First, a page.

REVIEW: Hair Love [2019]

Rating: 8 out of 10.
  • Rating: NR | Runtime: 7 minutes
    Release Date: 2019 (USA)
    Studio: Sony Pictures Releasing
    Director(s): Matthew A. Cherry, Everett Downing Jr. & Bruce W. Smith
    Writer(s): Matthew A. Cherry

A little bit of work and a whole lotta love.

The producer list for Matthew A. Cherry‘s short film Hair Love is insane. Jordan Peele. Peter Ramsey. Gabourey Sidibe. Gabrielle Union. Dwayne Wade. And those are just the ones I recognize. With hundreds of Kickstarter backers and co-directors Everett Downing Jr. and Bruce W. Smith also attached, the project would ultimately land at Sony, garner huge buzz online, and earn an Oscar nomination. That’s quite the journey for a children’s book that only dropped in May itself. With Vashti Harrison‘s playful yet detailed illustrations begging to be brought to life, however, it’s no surprise that it would find such massive success. The world needs positive representations of the Black experience and one focusing on natural hair, fathers and daughters, and confident beauty proves a perfect catalyst.

It starts with a little girl realizing today’s the day. We don’t know what her excitement is about, but the calendar has a heart and she couldn’t be more enthusiastic about the prospects. First things first, though: she must do her hair. A mess of curls and tangles unleashed from a bed cap, she’s calmly undeterred. Her cat conversely carries obvious skepticism, but the hope is that a YouTube channel’s assistance will solve the problem. Judging by her quizzical reaction and the shock of her father upon completion, however, that hope is squashed. Will he take up the challenge and be the hero his daughter needs? Or will he glance at his watch and simply put a hat on her head so they can rush to their destination?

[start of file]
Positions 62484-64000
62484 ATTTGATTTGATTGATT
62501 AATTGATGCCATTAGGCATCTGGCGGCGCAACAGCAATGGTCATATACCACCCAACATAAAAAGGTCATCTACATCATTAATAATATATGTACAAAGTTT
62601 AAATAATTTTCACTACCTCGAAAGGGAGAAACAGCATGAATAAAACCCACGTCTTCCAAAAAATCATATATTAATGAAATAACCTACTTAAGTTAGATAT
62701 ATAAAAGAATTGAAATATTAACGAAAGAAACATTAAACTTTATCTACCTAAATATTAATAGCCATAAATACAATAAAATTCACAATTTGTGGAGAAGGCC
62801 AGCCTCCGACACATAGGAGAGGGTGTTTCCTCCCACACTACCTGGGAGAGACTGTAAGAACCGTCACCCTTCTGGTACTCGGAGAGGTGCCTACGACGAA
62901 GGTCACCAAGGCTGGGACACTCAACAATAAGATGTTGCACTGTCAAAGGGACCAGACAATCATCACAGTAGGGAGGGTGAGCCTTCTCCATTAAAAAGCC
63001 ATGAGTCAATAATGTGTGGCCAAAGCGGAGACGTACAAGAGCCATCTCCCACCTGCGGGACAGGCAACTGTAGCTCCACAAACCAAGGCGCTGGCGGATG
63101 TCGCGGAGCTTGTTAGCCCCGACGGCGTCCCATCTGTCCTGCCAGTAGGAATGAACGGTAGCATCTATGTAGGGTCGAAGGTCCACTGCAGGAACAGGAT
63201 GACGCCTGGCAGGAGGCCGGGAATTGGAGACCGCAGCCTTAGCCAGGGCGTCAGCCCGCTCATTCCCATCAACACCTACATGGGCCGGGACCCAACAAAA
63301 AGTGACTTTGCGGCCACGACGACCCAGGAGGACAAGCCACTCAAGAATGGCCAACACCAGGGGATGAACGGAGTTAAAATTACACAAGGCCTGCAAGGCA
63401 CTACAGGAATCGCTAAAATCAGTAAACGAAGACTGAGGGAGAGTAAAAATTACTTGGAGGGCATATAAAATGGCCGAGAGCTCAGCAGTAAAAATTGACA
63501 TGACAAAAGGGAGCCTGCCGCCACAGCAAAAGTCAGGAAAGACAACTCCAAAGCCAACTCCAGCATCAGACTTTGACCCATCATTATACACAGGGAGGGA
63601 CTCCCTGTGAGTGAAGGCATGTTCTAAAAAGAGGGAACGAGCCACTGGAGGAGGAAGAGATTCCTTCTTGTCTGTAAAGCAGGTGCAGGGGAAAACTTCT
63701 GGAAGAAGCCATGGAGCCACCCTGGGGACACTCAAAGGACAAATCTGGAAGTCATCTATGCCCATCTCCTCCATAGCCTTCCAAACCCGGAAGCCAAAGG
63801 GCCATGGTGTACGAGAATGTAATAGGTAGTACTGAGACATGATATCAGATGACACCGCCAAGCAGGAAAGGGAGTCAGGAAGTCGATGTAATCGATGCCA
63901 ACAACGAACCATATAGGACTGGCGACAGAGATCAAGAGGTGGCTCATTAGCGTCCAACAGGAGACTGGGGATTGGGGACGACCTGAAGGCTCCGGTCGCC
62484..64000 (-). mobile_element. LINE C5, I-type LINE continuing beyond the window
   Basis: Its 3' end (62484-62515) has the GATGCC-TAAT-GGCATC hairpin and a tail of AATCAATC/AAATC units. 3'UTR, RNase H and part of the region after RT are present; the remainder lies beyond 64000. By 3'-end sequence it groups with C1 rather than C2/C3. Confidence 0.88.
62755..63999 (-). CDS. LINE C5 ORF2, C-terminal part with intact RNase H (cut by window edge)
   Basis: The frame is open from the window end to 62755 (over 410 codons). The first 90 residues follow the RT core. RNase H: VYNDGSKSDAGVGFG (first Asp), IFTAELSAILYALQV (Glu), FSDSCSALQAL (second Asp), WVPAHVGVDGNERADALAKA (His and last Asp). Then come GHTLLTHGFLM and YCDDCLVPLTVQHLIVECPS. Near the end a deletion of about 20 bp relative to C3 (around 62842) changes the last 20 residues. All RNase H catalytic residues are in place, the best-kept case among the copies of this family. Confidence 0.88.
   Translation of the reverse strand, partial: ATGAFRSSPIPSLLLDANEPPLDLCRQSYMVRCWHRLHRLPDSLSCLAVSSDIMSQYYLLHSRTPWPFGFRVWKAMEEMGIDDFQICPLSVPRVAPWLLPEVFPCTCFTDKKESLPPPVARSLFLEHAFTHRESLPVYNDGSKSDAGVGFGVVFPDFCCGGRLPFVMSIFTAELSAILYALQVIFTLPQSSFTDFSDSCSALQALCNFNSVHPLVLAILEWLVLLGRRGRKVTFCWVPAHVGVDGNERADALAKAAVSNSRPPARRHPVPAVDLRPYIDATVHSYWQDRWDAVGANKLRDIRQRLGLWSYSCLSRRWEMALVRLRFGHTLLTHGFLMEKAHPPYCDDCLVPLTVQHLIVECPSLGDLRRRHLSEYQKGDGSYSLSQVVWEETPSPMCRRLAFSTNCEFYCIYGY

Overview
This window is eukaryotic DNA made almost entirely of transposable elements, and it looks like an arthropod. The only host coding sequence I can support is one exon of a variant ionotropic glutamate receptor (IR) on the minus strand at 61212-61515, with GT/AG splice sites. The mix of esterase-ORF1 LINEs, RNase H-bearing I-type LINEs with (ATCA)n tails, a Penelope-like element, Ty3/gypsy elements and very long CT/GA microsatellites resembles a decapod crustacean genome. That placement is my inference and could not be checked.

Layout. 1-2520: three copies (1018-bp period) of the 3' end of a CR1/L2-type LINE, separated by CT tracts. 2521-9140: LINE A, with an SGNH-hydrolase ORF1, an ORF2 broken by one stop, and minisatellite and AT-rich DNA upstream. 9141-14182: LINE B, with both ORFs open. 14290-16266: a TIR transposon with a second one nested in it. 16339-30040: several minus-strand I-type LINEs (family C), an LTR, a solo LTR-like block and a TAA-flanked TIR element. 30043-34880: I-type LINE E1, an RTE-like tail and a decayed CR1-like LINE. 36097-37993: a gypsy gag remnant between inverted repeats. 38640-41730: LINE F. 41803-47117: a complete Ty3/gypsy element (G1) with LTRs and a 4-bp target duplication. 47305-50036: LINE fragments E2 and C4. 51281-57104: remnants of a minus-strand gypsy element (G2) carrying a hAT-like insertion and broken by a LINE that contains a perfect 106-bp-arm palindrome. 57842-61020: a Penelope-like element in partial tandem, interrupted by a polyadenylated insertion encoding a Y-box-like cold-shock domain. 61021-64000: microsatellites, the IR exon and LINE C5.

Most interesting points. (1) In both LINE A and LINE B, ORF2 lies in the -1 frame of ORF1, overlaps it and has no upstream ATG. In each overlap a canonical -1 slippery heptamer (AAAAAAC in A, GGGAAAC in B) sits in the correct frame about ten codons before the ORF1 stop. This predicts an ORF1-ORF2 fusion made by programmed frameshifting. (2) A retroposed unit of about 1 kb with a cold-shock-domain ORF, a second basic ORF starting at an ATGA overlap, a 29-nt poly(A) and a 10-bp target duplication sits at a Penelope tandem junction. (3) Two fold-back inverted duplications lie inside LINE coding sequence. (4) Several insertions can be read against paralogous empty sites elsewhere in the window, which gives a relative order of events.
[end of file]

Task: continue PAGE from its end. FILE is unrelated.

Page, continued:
You may not think the decision is that dire, but you’d be wrong considering the systemic prejudice our society places upon Black women’s hair. The decision to cover it up therefore holds weight beyond the notion that doing so could be dismissed as a casualty of laziness. And since the whole idea here is to show young Black girls that they are beautiful no matter what people might say, you better believe her Dad is going to do his damnedest to give her the hair style she desires. There’s more to it than that after revelations are uncovered, but this added context is about mirroring and complexity rather than shrouding the importance of what’s happening beneath potential tragedy. It’s about perseverance, love, uniqueness, and pride. It’s about identity.

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